Your organization’s vision is important, but it can be difficult to fulfill when the world is always pulling you away from that higher purpose. The management team has to do everything it can to intentionally move towards that higher purpose by facilitating and inspiring conversations and dialogue. The last thing you want is for you to establish a philosophy and vision, only for it to be ignored.
That’s why goal setting is something that you should never fail to implement in your organization. Goal setting through the use of questions is a great way of generating actionable insights that can help you achieve your organization’s vision. These questions can hone in on the different values and goals that your company and, by extension, your employees want to achieve.
Why Questions Are Useful
Objective-based management was born because of the effectiveness that questions provide. A management process called Objectives and Key Results, or OKRs, was created in the 1970s by a man called Andy Grove, who worked at Intel. This was done in response to three questions that he had: Where do I want to go? Am I making progress?And how will I know if I’m making progress?
The point of these questions is to ask how people focus their time while they work. OKRs effectively break down yearly and quarterly objectives for teams and employees. These objectives and goals are made to reflect not only the company’s mission, vision and values, but those of the employees as well.
The OKR Process
To effectively generate objectives, achieve results and pull insights from the OKR process, here are six easy steps to kick things off:
- The company first designates two to five objectives for the year and each quarter.
- Each team sets three to five objectives that are in line with the objectives that the leadership assigned for the company.
- Employees and managers come together to set up three to five objectives and key results that are aligned with what the team and company’s objectives are.
- Both the managers and employees mutually agree that the OKRs are stretch goals that are not easily achievable. Thus, they shouldn’t be tied to annual employee performance reviews.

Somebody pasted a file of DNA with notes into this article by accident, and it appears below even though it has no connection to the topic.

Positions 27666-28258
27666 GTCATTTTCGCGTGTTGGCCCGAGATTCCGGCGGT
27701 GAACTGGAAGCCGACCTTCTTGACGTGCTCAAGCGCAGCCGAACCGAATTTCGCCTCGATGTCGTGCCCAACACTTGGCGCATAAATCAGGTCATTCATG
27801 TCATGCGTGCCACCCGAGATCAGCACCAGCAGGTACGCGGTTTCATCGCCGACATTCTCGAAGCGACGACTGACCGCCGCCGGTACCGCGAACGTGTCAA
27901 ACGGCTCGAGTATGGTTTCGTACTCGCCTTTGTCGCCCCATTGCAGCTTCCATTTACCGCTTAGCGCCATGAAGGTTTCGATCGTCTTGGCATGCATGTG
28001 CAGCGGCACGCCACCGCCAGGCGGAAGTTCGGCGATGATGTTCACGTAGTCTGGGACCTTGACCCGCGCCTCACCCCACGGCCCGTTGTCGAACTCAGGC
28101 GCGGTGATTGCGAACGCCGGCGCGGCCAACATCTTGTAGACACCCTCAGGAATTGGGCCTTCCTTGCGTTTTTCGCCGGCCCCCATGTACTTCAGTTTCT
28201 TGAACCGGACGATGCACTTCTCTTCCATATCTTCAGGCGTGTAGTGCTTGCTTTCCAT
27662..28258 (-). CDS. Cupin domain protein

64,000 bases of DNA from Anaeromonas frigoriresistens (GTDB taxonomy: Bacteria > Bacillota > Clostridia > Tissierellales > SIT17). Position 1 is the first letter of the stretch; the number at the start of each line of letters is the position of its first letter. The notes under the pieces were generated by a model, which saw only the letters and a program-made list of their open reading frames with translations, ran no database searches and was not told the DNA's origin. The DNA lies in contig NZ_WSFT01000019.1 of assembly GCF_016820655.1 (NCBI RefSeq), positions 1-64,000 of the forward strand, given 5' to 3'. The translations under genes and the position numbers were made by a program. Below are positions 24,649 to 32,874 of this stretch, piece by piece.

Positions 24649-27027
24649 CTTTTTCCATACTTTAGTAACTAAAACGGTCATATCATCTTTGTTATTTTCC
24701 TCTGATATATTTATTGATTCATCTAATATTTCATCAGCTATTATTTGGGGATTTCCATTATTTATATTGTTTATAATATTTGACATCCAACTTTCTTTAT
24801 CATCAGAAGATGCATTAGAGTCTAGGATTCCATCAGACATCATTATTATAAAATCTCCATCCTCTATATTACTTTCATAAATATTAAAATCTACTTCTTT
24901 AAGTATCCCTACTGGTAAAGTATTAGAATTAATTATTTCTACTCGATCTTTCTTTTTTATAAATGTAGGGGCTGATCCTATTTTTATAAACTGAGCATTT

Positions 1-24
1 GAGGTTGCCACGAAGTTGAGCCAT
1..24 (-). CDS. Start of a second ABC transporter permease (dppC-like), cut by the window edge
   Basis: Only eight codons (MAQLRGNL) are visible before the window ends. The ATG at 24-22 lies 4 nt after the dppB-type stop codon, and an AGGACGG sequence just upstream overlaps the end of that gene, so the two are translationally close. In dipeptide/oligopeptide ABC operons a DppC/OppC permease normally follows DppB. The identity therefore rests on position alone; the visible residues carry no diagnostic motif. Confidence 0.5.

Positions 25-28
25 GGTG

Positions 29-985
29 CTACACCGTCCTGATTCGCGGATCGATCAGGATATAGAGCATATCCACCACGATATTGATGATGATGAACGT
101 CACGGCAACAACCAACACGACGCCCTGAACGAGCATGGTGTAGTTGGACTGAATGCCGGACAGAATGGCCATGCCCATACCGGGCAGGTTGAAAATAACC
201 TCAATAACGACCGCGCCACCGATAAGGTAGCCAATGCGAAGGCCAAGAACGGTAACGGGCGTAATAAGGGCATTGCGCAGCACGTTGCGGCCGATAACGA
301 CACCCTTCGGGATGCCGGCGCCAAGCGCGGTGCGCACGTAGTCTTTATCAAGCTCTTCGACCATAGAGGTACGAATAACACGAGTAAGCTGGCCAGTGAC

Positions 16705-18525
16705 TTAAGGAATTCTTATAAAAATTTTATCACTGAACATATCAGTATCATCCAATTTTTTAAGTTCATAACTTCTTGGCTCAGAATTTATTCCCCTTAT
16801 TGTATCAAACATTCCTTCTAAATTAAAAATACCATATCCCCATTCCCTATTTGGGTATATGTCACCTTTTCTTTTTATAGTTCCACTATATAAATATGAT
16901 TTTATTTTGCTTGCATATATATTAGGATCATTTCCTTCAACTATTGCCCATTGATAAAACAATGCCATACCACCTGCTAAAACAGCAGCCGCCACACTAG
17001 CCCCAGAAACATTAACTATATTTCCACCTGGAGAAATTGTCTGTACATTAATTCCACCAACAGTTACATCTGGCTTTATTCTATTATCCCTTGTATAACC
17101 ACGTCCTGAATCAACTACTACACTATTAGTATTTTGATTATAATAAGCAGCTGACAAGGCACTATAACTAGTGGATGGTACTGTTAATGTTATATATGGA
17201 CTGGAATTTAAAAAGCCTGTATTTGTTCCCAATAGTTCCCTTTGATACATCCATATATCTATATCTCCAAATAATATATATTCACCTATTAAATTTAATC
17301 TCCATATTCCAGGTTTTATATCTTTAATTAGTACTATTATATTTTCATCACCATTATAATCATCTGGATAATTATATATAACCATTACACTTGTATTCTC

- OKRs are made transparent throughout the company, so that everyone can hold each other accountable. This also gives everyone a sense of the bigger picture.
- Employees evaluate their key results at the end of every quarter.
By using OKRs to set goals and objectives for your organization, you can push forward your company’s productivity and sync up your vision, mission and values so that they’re more than just buzzwords. It’s already a popular method among some of the world’s biggest brands, so clearly it’s a strategy that can work for you, too.
There’s also available OKR software to assist with implementing your goals and objectives. By using OKR software or technology, you can drastically improve your goal setting, tracking and performance. As you look for a program, consider what features it’ll need in order to best integrate into your company and boost your OKR strategy.
Scenario of Implementation: Hardware Chain Franchise
Imagine you’re the CEO of a hardware chain franchise, and you have a few stores that are located throughout the West Coast. As the CEO, you set the following two objectives:
- Increase profit by 10%
- Increase the amount of franchises by 15%
From this point, set your key results. To define this, you have to answer this question, “How will I know if I’m getting there?” Your key results should determine the progress of the actions that will lead to your objectives.
For your first objective, which is to increase your profits by 10%, your key results should include methods or actionable items that you can keep track of, such as outsourcing your distribution fleets to reduce costs or launching specific campaigns during seasonal holidays to boost revenue.
For your second objective of increasing the amount of franchises by 15%, you can implement key results, such as selecting a specific amount of franchise candidates by February or signing contracts with them by August.
The great thing about OKRs is that you can work down from the higher level objectives so that the entire company can move towards the same goals. Using the key results derived from the original two objectives, you can distribute these down into the lower hierarchical levels to use as objectives.
For example, for the original first objective to increase profits by 10%, one of the key results was outsourcing your distribution fleets to reduce costs. You can revamp this key result into an objective for your sales team. From this, you can break down further key results for this new objective, such as selling your existing distribution fleet before April, or seeking out 5 different outsourced distribution fleets to get quotes from.
Reaching Your Goals Faster
This funnel will help your team become more efficient and productive towards your company’s goals. The strength of OKRs is that they’re transparent and easy to implement, ensuring everyone on the team is fully aware of the expectations on their progress. It’s also easy to track these objectives and key results to fully understand where teams are most effective, and how the company as a whole is progressing.
Rae is a graduate of Tufts University with a combined International Relations and Chinese degree. After spending time living and working abroad in China, she returned to NYC to pursue her career and continue curating quality content. Rae is passionate about travel, food, and writing, of course.